3 Communicative Activities for Teaching Eating out

3 Communicative Activities for Teaching Eating Out Title Pic

Food – it’s one of those topics that everyone likes to learn about! Everyone loves food and they especially want to be able to have the language skills to order food when travelling in another country, well, it’s essential to eat, right?!

So, to be able to order food at an Indonesian restaurant, one needs to have the skills to communicate clearly, and this is one reason why communicative activities are a great method for students to learn through.

Food is also a huge part of the Indonesian culture. Why wouldn’t it be? It’s delicious! And it’s a big part of all cultural festivities and celebrations all over Indonesia. I’m a big believer in language and culture being intertwined; they belong hand-in-hand. In other words, you can’t have one without the other.

Indo food collage

There are of course loads of different activities that can be included in your Indonesian Languages Program when focusing on food and eating out at a restaurant. But, I think one of the most popular activities to include in your Languages program when covering the topic of food and eating out at a restaurant is probably; creating and performing role-plays of eating out at an Indonesian restaurant with customers and a waiter/waitress, using either a menu that the students have designed themselves or accessing one from the internet or using realia that you may have collected on your travels in Indonesia {I have heaps of these!}. I also think role-plays are a great activity {no denying that!}, especially for assessment purposes but today I’d like to share with you a few other communicative activities that you could include in your Indonesian Languages program, perhaps leading up to your formal assessment task such as; a role-play.

What is Communicative Language Teaching?

Communicative language teaching {CLT} or the communicative approach to language teaching emphasises interaction including any activities that encourage and require a learner to speak with and listen to other learners. Communicative activities have real purpose to find information, break down barriers, talk about self, and learn about the culture. Even when a lesson is focused on developing reading or writing skills, communicative activities should be integrated into the lesson.

Furthermore, research on second language acquisition {SLA} suggests that more learning takes place when students are engaged in relevant tasks within a dynamic learning environment rather than in traditional teacher-led classes {Moss & Ross-Feldman, 2003}.

Classroom activities  used in communicative language teaching include the following:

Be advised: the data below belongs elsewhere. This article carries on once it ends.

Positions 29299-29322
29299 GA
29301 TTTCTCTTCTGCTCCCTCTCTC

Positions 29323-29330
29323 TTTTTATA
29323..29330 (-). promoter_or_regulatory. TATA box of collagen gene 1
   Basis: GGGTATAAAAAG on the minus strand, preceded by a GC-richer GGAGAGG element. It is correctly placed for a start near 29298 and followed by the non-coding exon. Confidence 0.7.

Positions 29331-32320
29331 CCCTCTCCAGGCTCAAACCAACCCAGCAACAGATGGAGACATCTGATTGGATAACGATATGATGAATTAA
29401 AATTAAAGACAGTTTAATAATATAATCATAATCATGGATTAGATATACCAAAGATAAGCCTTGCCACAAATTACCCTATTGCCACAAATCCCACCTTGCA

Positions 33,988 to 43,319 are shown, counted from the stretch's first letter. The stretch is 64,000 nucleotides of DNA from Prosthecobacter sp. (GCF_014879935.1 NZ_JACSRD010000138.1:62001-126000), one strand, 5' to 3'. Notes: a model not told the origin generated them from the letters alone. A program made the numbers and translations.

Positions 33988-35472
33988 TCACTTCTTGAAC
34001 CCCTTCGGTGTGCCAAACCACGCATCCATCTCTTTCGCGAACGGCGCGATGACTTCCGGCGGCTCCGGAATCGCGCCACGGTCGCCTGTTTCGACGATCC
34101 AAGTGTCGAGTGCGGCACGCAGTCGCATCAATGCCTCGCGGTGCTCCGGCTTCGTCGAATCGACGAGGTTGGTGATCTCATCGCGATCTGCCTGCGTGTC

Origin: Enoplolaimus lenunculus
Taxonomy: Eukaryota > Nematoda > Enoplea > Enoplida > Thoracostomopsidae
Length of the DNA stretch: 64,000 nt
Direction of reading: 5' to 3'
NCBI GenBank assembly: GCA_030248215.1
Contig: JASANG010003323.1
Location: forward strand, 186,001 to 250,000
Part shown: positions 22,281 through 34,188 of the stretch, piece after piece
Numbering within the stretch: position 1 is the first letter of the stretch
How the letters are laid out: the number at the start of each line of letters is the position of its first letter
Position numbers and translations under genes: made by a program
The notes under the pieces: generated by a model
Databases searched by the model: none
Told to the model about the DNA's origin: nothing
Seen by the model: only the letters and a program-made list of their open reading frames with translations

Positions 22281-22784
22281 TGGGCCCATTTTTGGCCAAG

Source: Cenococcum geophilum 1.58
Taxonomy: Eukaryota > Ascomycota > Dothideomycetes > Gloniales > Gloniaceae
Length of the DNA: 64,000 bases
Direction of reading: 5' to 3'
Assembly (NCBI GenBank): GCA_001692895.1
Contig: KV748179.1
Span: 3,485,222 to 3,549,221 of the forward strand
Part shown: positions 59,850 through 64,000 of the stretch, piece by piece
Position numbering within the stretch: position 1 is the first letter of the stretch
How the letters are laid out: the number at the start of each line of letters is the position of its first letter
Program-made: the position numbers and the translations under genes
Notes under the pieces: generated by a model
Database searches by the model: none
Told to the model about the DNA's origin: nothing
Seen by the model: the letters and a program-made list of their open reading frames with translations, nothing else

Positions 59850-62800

• role-plays
  • interviews
  • information gap/information exchange
  • games
  • language exchanges
  • surveys
  • pair-work

So what are the benefits of using Communicative Activities?

  • more exposure to Target Language
  • more authentic opportunities to USE the language
  • fun and interesting for learners
  • provides opportunities to use authentic materials

So, lets look at…

 3 communicative activities for you to try out in your Indonesian Languages Program

  1. Roda-roda bercerita – Story Wheels

Getting students to be creative and confident with their oral language skills can be a difficult task at times. To encourage apprehensive learners to speak up is not such a difficult task when they are given some encouragement and some guided language support.

One activity that is great for getting students speaking out loud and communicate with peers is ‘Roda-roda bercerita’. The vocabulary is provided for the students so that they have some added support to assist them.

Reproduce each wheel on a separate piece of card and assemble the wheels with a split pin. Students take turns to close their eyes and spin each of the wheels. Each student then makes up a sentence/story using the words in a sector of the choice {i.e. one word from each card, words that are closely aligned in one sector}.

How to make this a communicative task? Get students to work in pairs or small groups and students can ask questions to each other in regards to their chosen words. So rather than students just telling their story, they can spin each of the wheels then other students can ask questions to prompt sentences and/or a story e.g. Naik apa?, Kapan?, Mau/Ke mana?, Melakukan apa?, Makan apa?, Minum apa? etc.

Roda-roda bercerita sample pic

Click here to access and download the ‘Roda-roda bercerita Makan + Minum’ pdf doc.

2. Bertukar Informasi – Information Exchange

I LOVE information exchange activities! I think they are fun, engaging and challenging for learners, as well as communicative, of course. An information gap or information exchange activity is a technique in language teaching where students are missing information necessary to complete a task or solve a problem, and must communicate with a partner or their classmates to fill in the gaps. Information exchange activities are often used in communicative language teaching and task-based language learning.